Automotive is a key pillar of Constellium’s overall strategy, accounting for 24% of the company’s sales in 2018 with further growth expected in the near future. This growth is reflected in the company’s recent investments in its global Automotive Structures business unit, with two new plants in Mexico and Slovakia. These new facilities enable the company to better serve the local markets in which they are situated as well as addressing growing trends in the automotive industry.
The demand for aluminum is driven by the need for lighter weight vehicles to meet government regulations for fuel economy and emissions, as well as to cater to consumer preferences. “Not only are consumers choosing SUVs and trucks, they also want more safety, comfort, and infotainment features in their vehicles, all of which add weight,” explained Lionel Chapis, managing director of Constellium Automotive Structures. “So, choosing aluminum makes perfect sense to reduce weight, improve safety, and in many cases, reduce complexity in vehicle assembly. Since aluminum is highly formable, we can replace an assembly of several components with just a single piece.”
One of the major trends that Constellium is focused on is the automotive industry’s transition to electric vehicles (EVs). “As automakers introduce additional EVs, we are working with them to take full advantage of the benefits of aluminum,” said Chapis. “The batteries that power EVs are extremely heavy, so lightweighting is essential throughout the vehicle and aluminum is a preferred choice for that. It is also an excellent material for thermal management, which Constellium is incorporating into EV battery enclosures with innovative systems for future applications.”
In serving the EV market, the company has been working to develop new high strength alloys (HSA6™) and high crush alloys (HCA6™), which are particularly useful in crash management systems. Improved crash management is important for EVs due to how the electric drive train changes the structural aspects of a vehicle compared to an internal combustion engine. “Without an engine in front, the crash management system has to be much more robust to absorb energy in a collision and protect occupants,” said Chapis. “Therefore, we are designing systems that are larger, stronger, and can absorb significantly more energy.”
According to Chapis, Constellium is uniquely positioned as a supplier of aluminum solutions for the auto industry, due to its ability to develop new alloys and manufacture both extrusions and sheet products. “We can design and produce products made of extrusions, sheet, and even castings, such as battery enclosures for EVs,” noted Chapis. “We see this as a winning strategy to help automakers adopt lightweight aluminum that also provides key advantages such as strength, crash, intrusion resistance, and thermal management.“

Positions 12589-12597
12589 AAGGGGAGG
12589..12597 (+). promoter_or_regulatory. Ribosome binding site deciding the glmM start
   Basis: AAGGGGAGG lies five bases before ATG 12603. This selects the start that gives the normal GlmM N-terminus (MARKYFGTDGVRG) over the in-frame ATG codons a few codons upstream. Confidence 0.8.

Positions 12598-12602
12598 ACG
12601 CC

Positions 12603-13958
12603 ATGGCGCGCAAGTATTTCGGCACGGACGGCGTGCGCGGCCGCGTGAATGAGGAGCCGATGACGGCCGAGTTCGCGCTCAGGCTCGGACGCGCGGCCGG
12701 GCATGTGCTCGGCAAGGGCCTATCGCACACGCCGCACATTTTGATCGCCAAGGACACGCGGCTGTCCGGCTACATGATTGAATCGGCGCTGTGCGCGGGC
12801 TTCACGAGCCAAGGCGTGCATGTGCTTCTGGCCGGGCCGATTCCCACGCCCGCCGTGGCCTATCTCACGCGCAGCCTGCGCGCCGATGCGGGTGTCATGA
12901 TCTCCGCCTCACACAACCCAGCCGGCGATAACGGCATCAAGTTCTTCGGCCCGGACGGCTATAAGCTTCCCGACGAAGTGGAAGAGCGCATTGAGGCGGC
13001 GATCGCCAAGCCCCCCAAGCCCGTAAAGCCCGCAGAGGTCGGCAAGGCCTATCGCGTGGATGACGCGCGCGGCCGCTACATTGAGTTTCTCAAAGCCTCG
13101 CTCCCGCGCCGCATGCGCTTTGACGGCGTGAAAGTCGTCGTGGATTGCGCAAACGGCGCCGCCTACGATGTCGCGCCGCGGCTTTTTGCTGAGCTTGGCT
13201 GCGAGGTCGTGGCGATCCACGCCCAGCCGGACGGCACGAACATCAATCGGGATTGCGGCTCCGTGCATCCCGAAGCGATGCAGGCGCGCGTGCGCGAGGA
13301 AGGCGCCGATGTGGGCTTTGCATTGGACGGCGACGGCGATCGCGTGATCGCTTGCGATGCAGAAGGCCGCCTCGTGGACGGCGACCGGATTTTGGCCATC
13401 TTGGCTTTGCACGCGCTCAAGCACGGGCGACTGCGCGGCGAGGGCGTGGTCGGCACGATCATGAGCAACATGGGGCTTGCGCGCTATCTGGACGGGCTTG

The Automotive Structures business is a supplier of advanced solutions for the automotive industry around the world. The business produces aluminum crash management systems, body structure components, and battery enclosures for EVs. Constellium works closely with the automakers, from alloy development to product design, simulation and testing, rapid prototyping, and mass production for global programs.
Automotive Structures primarily works with aluminum extrusions, which are stretched, bent, machined, laser cut, welded, bonded, and more to create custom components and assemblies. However, the business also provides aluminum sheet, castings, or other materials in order to offer the right solution for automakers. “In fact, one of our newest projects is a series of assemblies that make up a significant portion of the frame for a sports car,” explained Chapis. “These assemblies can have up to 20 sub-components each, including aluminum extrusions, castings, sheet, and also some hight-strength steel sheet.”
The business unit operates seven production facilities for Automotive Structures across the globe—two of which came on-stream in 2018. “Constellium’s growth is completely driven by customer demand,” said Chapis. “We open new facilities near our OEM customers to supply custom products for specific vehicle models.”
In addition to its manufacturing capabilities, Constellium operates a University Technology Center (UTC) at Brunel University London in the U.K. At the UTC, the company has dedicated, full production-scale casting and extrusion equipment for developing new alloys. “This means we don’t have to wait for an opportunity at one of our extrusion plants to run a trial, which has allowed us to speed up the development process for new automotive alloys by more than 50%,” said Chapis. “Last year, we expanded the UTC, so now we can produce and test prototype components.”
San Luis Potosí Facility
The automotive industry in Mexico is growing rapidly. It is expected that more than five million vehicles will be assembled annually in Mexico by 2020. “Mexico is one of the largest markets for automotive production and is growing in domestic sales as well,” explained Chapis. “Automakers from all over the world have a home in Mexico as a base to serve the Americas and that makes it an attractive opportunity for Constellium.”